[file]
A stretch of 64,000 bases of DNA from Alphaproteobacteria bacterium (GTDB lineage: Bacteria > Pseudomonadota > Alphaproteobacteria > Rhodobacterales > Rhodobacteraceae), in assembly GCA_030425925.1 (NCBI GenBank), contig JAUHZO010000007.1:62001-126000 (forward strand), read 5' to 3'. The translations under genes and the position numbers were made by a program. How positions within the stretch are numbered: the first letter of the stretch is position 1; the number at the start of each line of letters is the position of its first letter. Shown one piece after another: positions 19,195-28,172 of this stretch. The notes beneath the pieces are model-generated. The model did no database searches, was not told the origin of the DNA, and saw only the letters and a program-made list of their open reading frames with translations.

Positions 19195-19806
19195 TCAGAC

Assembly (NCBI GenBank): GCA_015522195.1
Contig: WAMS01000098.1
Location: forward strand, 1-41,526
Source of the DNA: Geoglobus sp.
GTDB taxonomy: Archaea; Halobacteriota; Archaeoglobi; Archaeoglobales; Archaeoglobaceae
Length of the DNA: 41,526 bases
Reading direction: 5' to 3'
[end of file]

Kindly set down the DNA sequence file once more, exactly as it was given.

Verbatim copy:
A stretch of 64,000 bases of DNA from Alphaproteobacteria bacterium (GTDB lineage: Bacteria > Pseudomonadota > Alphaproteobacteria > Rhodobacterales > Rhodobacteraceae), in assembly GCA_030425925.1 (NCBI GenBank), contig JAUHZO010000007.1:62001-126000 (forward strand), read 5' to 3'. The translations under genes and the position numbers were made by a program. How positions within the stretch are numbered: the first letter of the stretch is position 1; the number at the start of each line of letters is the position of its first letter. Shown one piece after another: positions 19,195-28,172 of this stretch. The notes beneath the pieces are model-generated. The model did no database searches, was not told the origin of the DNA, and saw only the letters and a program-made list of their open reading frames with translations.

Positions 19195-19806
19195 TCAGAC

Assembly (NCBI GenBank): GCA_015522195.1
Contig: WAMS01000098.1
Location: forward strand, 1-41,526
Source of the DNA: Geoglobus sp.
GTDB taxonomy: Archaea; Halobacteriota; Archaeoglobi; Archaeoglobales; Archaeoglobaceae
Length of the DNA: 41,526 bases
Reading direction: 5' to 3'